Wordsmithing: Go For It

November 29, 2011 | By | 8 Replies More


Individually they’re just symbols on a page. Meaningless, really.

But when you string them together into a sentence that conjures up feelings and images, THEN you have something.

That’s what I call creative wordsmithing.

We’re all capable of it if you put forth a little effort. True, some are better at it than others, but I guarantee you your writing will improve the more you give creative wordsmithing a fair shot.

Take the word “ever.”

Alone it’s somewhat elusive. Is it an adverb? An adjective? Honestly, I can never remember.

But when you add it to your writing for emphasis, and at the same time switch out dull words for colorful verbiage, your writing moves up a notch.

For example, if you write, “That’s a pretty sunrise,” that adds nothing to the moment, because let’s face it, most sunrises are beautiful.

But if you say, “Have you ever seen such a striking sunrise?” Now you’ve made it a personal challenge for your reader.

Maybe they think about standing at the top of Mt. Haleakala in Maui, ten thousand feet up in the middle of the Pacific Ocean, witnessing the first rays of a new dawn. The sunrise strikes its audience with all the power of Mother Nature. Its brilliance comes at everyone with the speed of light! … Somehow “That’s a pretty sunrise,” just doesn’t cut it. I’m sure you could do better.

Stacy Dymalski has authored four books

In another example, let’s say you want to write about your family and you jot down, “I want my kids to be happy.” Admirable, but really, who doesn’t want that?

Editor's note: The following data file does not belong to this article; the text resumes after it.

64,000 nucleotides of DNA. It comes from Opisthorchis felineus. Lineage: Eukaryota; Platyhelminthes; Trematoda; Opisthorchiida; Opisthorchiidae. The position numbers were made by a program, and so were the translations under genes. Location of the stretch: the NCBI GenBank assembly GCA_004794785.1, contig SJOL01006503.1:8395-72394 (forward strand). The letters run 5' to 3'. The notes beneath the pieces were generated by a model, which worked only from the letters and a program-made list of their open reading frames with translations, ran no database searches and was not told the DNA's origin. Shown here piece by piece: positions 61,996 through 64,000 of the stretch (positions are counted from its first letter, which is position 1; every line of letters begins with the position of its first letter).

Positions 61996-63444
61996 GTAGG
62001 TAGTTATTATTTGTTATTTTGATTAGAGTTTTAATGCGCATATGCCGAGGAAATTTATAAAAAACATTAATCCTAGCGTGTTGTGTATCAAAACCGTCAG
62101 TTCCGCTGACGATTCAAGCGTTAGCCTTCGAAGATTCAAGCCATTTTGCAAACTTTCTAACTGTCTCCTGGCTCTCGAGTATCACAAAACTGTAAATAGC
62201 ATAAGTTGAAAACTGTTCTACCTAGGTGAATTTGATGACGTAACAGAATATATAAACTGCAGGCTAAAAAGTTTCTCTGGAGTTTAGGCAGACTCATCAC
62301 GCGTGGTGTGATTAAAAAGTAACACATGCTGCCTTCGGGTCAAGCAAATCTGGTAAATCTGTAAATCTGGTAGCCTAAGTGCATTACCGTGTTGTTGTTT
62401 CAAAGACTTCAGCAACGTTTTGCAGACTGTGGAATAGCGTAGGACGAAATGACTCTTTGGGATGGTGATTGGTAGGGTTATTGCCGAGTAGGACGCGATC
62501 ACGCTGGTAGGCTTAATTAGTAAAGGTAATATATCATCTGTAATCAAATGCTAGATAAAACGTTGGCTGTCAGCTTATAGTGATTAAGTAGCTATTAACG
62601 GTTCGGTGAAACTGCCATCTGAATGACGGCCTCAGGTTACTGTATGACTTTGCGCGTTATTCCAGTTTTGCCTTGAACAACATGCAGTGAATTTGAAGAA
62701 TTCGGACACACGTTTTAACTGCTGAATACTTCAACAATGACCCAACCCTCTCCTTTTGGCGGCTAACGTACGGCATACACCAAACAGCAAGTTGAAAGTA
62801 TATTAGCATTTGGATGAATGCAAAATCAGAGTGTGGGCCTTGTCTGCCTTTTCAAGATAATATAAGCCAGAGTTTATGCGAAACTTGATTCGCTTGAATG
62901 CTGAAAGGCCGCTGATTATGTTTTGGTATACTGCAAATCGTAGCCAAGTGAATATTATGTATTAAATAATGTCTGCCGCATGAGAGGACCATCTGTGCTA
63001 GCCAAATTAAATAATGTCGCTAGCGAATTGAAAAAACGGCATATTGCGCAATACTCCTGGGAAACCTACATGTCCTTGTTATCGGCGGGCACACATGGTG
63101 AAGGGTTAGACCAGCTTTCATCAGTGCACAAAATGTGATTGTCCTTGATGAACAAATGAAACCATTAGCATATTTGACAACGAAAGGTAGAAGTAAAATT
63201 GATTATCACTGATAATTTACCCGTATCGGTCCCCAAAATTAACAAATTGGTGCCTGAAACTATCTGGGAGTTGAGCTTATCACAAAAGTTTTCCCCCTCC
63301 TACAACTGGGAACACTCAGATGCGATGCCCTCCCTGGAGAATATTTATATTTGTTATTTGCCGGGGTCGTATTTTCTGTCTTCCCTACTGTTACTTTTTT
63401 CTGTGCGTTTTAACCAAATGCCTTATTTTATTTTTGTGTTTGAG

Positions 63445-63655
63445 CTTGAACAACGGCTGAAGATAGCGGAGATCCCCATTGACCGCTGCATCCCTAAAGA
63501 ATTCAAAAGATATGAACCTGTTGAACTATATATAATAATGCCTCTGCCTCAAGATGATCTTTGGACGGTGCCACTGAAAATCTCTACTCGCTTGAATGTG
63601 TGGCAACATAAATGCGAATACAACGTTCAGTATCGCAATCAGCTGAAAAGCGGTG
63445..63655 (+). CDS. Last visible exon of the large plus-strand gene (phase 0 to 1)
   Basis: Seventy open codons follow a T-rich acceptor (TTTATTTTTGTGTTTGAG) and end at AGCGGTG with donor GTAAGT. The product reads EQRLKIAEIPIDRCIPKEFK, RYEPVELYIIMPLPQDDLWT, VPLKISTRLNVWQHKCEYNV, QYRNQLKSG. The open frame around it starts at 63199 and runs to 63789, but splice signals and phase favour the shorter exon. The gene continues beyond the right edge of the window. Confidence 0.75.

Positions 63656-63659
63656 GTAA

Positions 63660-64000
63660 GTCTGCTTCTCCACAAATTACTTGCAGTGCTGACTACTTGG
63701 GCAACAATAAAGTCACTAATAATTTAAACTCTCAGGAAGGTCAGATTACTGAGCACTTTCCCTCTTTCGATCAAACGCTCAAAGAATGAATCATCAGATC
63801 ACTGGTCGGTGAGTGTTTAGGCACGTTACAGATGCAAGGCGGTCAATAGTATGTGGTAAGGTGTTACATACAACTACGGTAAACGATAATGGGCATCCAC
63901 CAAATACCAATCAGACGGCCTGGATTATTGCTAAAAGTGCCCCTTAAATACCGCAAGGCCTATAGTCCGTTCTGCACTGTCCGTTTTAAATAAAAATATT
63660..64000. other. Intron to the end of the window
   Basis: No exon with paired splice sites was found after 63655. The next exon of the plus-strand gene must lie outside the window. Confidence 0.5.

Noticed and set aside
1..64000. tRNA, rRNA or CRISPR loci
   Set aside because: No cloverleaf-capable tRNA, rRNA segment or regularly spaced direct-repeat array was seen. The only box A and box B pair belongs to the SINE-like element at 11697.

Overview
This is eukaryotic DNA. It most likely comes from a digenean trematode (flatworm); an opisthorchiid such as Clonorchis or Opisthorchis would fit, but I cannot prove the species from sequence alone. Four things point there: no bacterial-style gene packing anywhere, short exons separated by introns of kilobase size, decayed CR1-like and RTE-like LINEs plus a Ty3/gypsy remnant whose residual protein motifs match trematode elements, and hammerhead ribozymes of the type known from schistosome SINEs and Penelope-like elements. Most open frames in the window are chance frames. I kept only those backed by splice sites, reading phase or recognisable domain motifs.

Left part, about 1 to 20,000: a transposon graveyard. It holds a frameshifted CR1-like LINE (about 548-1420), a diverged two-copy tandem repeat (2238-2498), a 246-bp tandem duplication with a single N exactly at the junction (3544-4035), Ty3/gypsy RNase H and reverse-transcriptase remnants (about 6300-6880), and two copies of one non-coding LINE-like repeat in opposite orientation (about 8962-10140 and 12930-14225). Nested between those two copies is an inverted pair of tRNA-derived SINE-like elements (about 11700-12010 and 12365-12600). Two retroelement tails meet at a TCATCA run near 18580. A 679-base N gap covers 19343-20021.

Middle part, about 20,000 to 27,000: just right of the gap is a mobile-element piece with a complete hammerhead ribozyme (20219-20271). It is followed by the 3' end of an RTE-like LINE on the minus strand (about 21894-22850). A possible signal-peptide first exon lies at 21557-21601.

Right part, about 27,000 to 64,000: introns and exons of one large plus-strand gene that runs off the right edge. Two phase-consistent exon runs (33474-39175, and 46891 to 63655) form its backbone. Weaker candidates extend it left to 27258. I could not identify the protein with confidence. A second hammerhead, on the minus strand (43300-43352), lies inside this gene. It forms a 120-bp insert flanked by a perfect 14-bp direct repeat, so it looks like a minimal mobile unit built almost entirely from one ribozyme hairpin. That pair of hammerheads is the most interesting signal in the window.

But if you write, “I hope my kids live happily ever after.”  That is so much more romantic, and yes it’s a little cliché, but in kind of a retro, Disney sort of way that anyone who grew up in the latter half of the twentieth century could appreciate. It definitely animates one’s imagination in ways that “I want my kids to be happy” just doesn’t do.

And, by the way, if you happen to be recounting a conversation with your kids that’s the perfect time to go a little insane with your prose.

Instead of writing something like, “Your room is dirty again. Clean it!” Throw in irony and exaggeration to wordsmith the sentence into, “Are you ever going to clean your room in my lifetime?” That adds an element of anxiety that we can all relate to either as parents, or as kids from when our parents nagged us.

Suddenly that sentence goes from an observation to an experience, making your audience feel instead of just hear what you have to say.

Good Writing Trumps All